In a market that is growing at an alarming rate, tablet demand is at an all-time high, with Apple’s iOS and Google’s Android tablet operating systems proving the two main competitors in the space, according to new research.
A report by Strategy Analytics claims that while Apple’s iPad is still the number one tablet in town, the iPad saw its market share drop from a staggering 94% to a still impressive 61% for the 2nd quarter, year over year.
Before you start to worry about Apple’s sales numbers, it’s worth noting that the company still shipped a whopping 9.3 million iPads during that time period…
A 331% increase in tablet shipments was recorded by the research firm, with total tablet shipments topping 15 million units.
It’s no secret where Apple’s share has gone, either. With tablets from the likes of Samsung and Motorola pushing Google’s Android up to just over 30% of the market – a massive increase on the 2.9% it held this time last year.
The addition of a tablet-specific version of Android (Honeycomb) is suspected as the reason for the swing, with more advanced hardware also helping to spoil the iPad’s party.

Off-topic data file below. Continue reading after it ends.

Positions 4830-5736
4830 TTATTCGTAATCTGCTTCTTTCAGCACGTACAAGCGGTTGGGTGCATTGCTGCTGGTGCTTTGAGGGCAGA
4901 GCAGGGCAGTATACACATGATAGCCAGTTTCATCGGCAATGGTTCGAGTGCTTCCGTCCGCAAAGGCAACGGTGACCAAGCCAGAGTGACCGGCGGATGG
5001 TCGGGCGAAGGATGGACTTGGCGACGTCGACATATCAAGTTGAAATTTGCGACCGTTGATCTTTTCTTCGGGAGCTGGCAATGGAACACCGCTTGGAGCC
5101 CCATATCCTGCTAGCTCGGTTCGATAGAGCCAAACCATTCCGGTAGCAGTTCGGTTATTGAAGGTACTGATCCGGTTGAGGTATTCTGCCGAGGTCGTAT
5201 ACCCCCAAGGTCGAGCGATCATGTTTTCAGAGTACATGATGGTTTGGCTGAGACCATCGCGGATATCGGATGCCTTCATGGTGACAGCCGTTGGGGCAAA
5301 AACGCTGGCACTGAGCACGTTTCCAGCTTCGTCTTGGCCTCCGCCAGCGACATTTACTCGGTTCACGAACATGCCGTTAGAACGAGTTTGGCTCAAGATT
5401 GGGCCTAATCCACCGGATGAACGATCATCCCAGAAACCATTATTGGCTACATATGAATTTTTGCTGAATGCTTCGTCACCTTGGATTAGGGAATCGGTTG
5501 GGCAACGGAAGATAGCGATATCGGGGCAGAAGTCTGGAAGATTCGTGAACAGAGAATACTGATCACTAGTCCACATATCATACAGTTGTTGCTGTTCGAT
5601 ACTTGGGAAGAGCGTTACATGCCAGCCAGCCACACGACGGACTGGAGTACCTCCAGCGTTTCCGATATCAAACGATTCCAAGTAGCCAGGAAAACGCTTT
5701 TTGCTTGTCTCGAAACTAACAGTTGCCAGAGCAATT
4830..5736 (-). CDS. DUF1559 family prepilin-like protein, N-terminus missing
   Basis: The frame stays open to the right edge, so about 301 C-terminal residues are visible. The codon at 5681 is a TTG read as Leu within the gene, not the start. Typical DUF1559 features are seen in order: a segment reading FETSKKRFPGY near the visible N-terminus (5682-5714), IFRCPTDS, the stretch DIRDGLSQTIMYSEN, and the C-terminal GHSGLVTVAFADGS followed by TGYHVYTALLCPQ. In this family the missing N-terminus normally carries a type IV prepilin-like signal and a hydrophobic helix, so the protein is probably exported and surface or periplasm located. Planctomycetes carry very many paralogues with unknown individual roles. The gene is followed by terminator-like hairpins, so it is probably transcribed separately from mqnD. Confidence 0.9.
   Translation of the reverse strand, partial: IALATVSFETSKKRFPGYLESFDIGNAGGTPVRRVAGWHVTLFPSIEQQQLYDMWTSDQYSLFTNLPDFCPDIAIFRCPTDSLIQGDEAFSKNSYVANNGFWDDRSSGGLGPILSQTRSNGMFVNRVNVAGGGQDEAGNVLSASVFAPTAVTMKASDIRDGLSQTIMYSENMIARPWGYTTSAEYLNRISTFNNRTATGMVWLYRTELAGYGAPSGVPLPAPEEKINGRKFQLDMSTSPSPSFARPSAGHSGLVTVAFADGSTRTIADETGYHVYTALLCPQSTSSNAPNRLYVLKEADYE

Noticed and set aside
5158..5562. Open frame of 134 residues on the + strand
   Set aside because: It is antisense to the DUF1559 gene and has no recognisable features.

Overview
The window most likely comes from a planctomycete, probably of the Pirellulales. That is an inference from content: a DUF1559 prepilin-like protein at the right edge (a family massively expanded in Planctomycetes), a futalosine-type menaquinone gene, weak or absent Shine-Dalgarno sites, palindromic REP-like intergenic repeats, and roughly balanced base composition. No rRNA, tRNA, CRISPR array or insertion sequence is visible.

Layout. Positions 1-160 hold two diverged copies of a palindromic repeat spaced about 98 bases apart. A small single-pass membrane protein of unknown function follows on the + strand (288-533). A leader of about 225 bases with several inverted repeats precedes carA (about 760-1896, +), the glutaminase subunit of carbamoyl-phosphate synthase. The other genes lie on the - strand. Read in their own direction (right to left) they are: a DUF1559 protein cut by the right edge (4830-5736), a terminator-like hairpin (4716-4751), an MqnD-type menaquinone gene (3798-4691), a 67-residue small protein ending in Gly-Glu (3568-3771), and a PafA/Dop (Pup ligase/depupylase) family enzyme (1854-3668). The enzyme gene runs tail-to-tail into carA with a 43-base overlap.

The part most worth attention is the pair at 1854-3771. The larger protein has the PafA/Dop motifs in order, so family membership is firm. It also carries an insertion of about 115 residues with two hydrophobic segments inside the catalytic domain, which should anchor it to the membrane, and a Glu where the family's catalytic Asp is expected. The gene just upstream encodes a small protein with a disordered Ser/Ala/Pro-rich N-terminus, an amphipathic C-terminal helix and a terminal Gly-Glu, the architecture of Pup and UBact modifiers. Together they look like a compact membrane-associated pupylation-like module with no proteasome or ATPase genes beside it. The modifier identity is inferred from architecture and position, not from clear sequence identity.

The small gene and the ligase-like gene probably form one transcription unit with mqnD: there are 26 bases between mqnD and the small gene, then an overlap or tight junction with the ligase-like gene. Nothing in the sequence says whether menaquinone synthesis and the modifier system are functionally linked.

It’s not such good news for Research In Motion, however.
The Canadian company’s first foray into the tablet market has been met with lukewarm reactions from both the tech press, and the paying public.
RIM’s PlayBook currently holds 3.3% of the tablet market, though Android’s numbers this year could possibly prove a comfort for the smartphone giant. We’re not sure that they could even dream of pulling in Android-like numbers next time around.
“RIM and its QNX platform captured 3 percent global tablet share in Q2 2011. The first-generation PlayBook model experienced a lackluster launch due to product design issues surrounding native email support.”
While RIM clearly has a long way to go in order to be competitive in the tablet market, it seems the real battle is going to be between Apple’s iPad and the growing selection of Android-endowed machines from the usual suspects.
Will we see Android’s plethora of devices do the same thing to the iPad, as it seems to have done to the iPhone?
We don’t think Apple will be too worried, even if that does happen. As they have shown in the past with the Mac, Apple doesn’t need to sell the most units to make the most cash.
And Apple knows a thing or two about making cash!